AMD Vega takes the stage, flexing serious graphics muscle

AMD has officially taken the wraps off its next-generation graphics architecture named Vega at CES 2017

Vega offers a next-generation compute engine, and boasts a new programmable geometry pipeline which offers twice the peak output per clock. 

AMD notes that the R9 Fury X offers four geometry engines and a peak of four polygons per clock. Comparatively, Vega offers the same number of engines, but they can handle up to 11 polygons per clock – a boost of 2.6x – which is a lot more pixel shifting power, and an impressive leap in performance to say the least.

The new architecture boasts high-bandwidth cache and HBM2 video memory that offers twice the bandwidth per pin compared to HBM, and no less than eight times the capacity per stack. 

Compared to GDDR5 video RAM, AMD claims HBM2 overall footprint is 50% smaller. 

AMD also notes that the high-bandwidth cache controller offers ‘adaptive, fine-grained movement’, and the new cards will benefit from 512TB of virtual address space. 

Vega also benefits from a next-gen Pixel engine and other clever bits of tech to help eke out extra performance while keeping a lid on power consumption, such as a draw stream binning rasterizer. 

This sort of extra graphics muscle will not just be great for games – and demanding VR titles – but also more heavyweight applications. Graphics cards are increasingly being used for, such as data crunching, machine learning, and of course modelling and rendering too.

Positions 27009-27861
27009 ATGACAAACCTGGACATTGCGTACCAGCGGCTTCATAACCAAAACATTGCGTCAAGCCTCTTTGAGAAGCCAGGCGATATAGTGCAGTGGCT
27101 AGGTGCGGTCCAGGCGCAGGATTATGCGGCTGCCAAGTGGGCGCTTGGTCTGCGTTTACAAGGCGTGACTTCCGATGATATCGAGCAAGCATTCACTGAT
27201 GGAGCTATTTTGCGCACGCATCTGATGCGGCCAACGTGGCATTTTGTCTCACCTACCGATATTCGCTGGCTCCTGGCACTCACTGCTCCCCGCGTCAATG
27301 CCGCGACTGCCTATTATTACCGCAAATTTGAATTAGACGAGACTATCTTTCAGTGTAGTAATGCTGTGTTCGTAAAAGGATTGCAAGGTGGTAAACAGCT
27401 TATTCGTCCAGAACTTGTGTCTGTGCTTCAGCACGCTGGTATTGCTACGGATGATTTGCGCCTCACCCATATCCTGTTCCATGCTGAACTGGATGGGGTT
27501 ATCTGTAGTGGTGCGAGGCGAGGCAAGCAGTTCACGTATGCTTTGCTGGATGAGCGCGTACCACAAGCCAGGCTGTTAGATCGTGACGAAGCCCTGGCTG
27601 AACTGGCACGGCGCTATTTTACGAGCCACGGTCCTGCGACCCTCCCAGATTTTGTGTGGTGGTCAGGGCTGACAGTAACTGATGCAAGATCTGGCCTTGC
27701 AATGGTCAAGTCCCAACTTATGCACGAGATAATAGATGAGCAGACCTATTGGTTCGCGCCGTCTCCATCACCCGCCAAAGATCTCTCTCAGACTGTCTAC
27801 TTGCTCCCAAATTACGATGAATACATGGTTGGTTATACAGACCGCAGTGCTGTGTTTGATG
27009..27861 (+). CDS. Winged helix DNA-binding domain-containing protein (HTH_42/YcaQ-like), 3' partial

FreeSync improved

At the big Las Vegas show, AMD also took the time to reveal FreeSync 2, the sequel to its adaptive sync technology that helps tackle stuttering and tearing to allow for smoother gaming (and rivals Nvidia’s G-Sync).

FreeSync 2 monitors won’t replace FreeSync, but will run alongside existing models, with the sequel adding one big juicy extra – support for HDR.

The displays will use high-brightness pixels and a wide color gamut, plus what’s crucial is there will also be support for ‘low frame-rate compensation’. As AMD notes, current HDR formats are designed with movies in mind, so tone mapping is handled by the display itself, which can add a nasty amount of latency when it comes to playing games.

FreeSync 2, however, boasts a new API which means a lower latency for HDR, transferring the ‘transport’ work from the display to the GPU, and allowing the game to deliver the tone mapping directly to the monitor. In other words, no more horrible lag.

Any FreeSync compatible Radeon graphics card will support this sequel technology (including the Polaris-based RX boards), and we can expect the first FreeSync 2 monitors to emerge in the first half of this year.

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Darren is a freelancer writing news and features for TechRadar (and occasionally T3) across a broad range of computing topics including CPUs, GPUs, various other hardware, VPNs, antivirus and more. He has written about tech for the best part of three decades, and writes books in his spare time (his debut novel - 'I Know What You Did Last Supper' - was published by Hachette UK in 2013).